Customer-focused. Mechanical science workers have a skillset that is foreign to many people. It can be intimidating for the general population to take their cars in to get serviced, because they worry about being confused, taken advantage of, or surprised with an exorbitant bill. A great mechanic is someone who can put these customers at ease and treat them all fairly and equally. A warm, friendly personality, the ability to translate technical jargon into understandable terms, and compassion for customers who feel out of their element are all crucial to success in the field.

Technically-minded: These days, mechanical science isn’t all physical parts like gears, wires, filters and ducts. As technology infiltrates more and more systems, things like motors, thermostats, pumps and fans are all run by computers. So while mechanics still need to be comfortable tightening, fastening and retrofitting, they also need to be comfortable reading and understanding the technology that supports so many car, airline and buildings systems.

Mechanically intuitive: Diagnostic computers can only do so much – being able to see, hear and feel how an engine or system is running, and understand a problem or potential problem is almost second nature to many mechanical scientists. Often, this ability is innate, but the right training and experience can turn it into a true skill.

Practical and logical: Being able to isolate where and why a problem started and how it affected the systems around it is a crucial skill for almost any area of mechanical science. The ability to think through breakdowns and solutions in the correct order is vital to mechanical problem-solving.

Patient and composed: Workers in this field often run into situations where their first (and second, and third …) attempt to solve a problem or fix an issue doesn’t work. As an expert on mechanical systems, this can be frustrating – but the best employees don’t deal by throwing tools or kicking tires. They let the stress roll off their backs, call in a coworker or supervisor to talk through new potential solutions, and try again. The satisfaction of eventually getting it right is thrilling to most mechanics, technicians and operators.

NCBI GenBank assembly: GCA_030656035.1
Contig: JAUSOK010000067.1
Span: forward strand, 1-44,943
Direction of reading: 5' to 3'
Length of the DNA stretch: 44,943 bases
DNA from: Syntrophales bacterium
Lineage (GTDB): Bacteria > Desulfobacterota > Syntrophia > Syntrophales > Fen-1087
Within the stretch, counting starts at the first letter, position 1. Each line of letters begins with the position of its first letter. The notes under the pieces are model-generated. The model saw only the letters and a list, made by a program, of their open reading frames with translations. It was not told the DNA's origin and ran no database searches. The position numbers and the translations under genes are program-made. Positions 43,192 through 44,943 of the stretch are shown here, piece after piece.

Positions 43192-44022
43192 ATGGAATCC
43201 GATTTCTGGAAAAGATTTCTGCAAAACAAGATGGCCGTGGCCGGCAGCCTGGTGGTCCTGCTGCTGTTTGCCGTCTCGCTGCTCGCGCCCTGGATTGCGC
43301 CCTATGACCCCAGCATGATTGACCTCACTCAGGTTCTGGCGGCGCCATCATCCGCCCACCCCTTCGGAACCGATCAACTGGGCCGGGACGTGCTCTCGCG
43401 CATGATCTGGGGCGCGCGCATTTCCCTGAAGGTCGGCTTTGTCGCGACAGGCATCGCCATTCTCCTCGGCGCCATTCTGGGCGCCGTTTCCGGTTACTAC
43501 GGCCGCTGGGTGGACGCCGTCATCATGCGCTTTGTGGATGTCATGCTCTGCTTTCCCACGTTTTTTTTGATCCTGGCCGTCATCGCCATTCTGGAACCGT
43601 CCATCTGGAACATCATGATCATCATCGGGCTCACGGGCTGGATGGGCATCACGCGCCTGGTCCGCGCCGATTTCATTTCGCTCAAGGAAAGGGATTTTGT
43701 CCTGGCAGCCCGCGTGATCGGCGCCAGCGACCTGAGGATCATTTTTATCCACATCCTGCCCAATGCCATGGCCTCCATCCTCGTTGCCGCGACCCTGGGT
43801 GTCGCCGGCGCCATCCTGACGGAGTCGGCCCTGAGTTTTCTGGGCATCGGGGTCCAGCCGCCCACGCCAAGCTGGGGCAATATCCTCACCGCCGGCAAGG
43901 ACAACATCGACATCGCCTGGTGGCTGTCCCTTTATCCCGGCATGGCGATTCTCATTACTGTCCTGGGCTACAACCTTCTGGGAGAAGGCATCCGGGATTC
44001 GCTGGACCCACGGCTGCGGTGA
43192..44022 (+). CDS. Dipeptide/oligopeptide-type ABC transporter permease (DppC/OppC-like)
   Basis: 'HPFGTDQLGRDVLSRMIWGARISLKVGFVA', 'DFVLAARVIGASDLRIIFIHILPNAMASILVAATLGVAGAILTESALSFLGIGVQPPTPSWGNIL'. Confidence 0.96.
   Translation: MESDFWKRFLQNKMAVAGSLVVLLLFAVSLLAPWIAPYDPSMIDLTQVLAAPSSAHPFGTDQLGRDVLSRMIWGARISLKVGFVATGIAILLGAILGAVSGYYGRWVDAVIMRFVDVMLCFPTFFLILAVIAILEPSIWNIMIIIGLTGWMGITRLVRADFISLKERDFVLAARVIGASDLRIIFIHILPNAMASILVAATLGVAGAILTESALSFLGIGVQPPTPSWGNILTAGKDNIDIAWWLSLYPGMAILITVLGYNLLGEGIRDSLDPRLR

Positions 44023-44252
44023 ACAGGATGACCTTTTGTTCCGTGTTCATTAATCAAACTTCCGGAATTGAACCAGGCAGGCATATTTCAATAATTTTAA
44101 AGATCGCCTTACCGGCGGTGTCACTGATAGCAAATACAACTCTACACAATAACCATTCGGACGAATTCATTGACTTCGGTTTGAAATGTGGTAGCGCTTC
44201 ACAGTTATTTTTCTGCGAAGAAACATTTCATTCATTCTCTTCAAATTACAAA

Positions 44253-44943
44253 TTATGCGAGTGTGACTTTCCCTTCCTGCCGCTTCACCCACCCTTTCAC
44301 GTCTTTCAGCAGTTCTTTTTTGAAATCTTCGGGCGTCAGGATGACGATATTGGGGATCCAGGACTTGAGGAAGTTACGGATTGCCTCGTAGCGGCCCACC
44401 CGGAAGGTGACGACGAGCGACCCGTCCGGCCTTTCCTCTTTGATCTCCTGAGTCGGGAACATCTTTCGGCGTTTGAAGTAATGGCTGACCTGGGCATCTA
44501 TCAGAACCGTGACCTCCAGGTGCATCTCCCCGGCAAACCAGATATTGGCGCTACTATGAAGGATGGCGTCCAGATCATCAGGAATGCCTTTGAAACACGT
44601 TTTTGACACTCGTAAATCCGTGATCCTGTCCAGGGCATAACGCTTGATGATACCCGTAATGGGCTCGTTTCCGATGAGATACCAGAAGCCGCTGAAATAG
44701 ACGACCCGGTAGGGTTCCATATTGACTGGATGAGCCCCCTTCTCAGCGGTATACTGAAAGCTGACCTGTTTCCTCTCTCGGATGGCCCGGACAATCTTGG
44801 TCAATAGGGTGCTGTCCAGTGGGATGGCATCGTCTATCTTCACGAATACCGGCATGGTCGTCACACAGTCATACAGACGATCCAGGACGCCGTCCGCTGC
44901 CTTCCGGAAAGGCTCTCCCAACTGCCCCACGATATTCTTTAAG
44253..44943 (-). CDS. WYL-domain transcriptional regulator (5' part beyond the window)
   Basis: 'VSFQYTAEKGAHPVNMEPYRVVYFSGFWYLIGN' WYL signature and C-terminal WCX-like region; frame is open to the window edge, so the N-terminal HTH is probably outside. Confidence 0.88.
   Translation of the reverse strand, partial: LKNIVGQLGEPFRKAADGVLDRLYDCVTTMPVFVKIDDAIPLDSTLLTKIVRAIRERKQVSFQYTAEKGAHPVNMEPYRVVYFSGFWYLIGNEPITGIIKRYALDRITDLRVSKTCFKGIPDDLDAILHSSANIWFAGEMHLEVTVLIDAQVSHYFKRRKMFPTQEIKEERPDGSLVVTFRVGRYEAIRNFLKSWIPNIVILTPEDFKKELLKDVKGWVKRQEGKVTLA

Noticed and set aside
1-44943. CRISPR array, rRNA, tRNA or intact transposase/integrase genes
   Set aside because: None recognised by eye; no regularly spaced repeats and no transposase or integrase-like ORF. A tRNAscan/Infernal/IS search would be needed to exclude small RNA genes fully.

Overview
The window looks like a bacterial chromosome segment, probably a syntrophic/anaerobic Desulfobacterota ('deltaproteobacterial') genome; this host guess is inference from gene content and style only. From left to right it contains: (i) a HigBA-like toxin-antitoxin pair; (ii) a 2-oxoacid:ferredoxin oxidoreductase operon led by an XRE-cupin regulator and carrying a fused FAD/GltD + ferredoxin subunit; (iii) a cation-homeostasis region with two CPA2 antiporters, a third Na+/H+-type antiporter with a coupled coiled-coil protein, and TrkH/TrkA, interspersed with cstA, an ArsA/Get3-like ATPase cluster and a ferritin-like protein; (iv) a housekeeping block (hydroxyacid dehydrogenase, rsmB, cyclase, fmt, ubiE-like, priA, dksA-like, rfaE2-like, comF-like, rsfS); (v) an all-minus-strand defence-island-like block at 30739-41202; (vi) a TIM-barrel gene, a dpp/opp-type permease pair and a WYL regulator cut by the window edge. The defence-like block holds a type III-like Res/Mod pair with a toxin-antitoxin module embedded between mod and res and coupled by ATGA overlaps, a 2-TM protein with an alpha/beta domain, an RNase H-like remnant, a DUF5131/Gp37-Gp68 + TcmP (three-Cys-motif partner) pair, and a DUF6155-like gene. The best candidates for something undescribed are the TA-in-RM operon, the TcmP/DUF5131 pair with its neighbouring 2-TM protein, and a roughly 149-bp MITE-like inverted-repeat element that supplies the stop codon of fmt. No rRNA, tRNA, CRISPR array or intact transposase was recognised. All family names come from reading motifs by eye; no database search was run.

Enjoying the journey: Teaching Mechanical Sciences students

Sometimes, school can be stressful for the kids who end up in mechanical sciences careers. Traditional learning methods might be difficult for them to sit through, and normal testing might not show off their exceptional skills. But school doesn’t have to be stressful! Work with your students’ teachers to ensure they’re getting instruction in ways that help them blossom.

Kids who choose mechanical sciences careers are often best taught in the following two learning styles:

Physical: Physical learners do best when they’re able to use their bodies and hands in the classroom. Instructors can use hands-on learning, working models and professional computer programs to simulate real-world mechanical science. These students thrive in instances where real-world aviation, automotive, electrical and metalwork equipment and tools can be used for training purposes.

Logical: Logical learners aren’t necessarily afraid to think outside the box, but they want to know why and how it makes sense to do so. For them, problem-solving isn’t about throwing solutions at the wall to see what sticks, but rather about understanding why A+B=D, when it should equal C. According to Howard Gardner’s Multiple Intelligence Theory, these learners need to “understand the underlying principles of some kind of causal system.”

Need additional resources to help guide your students toward success in the mechanical sciences field? Contact the Imagine America Foundation today!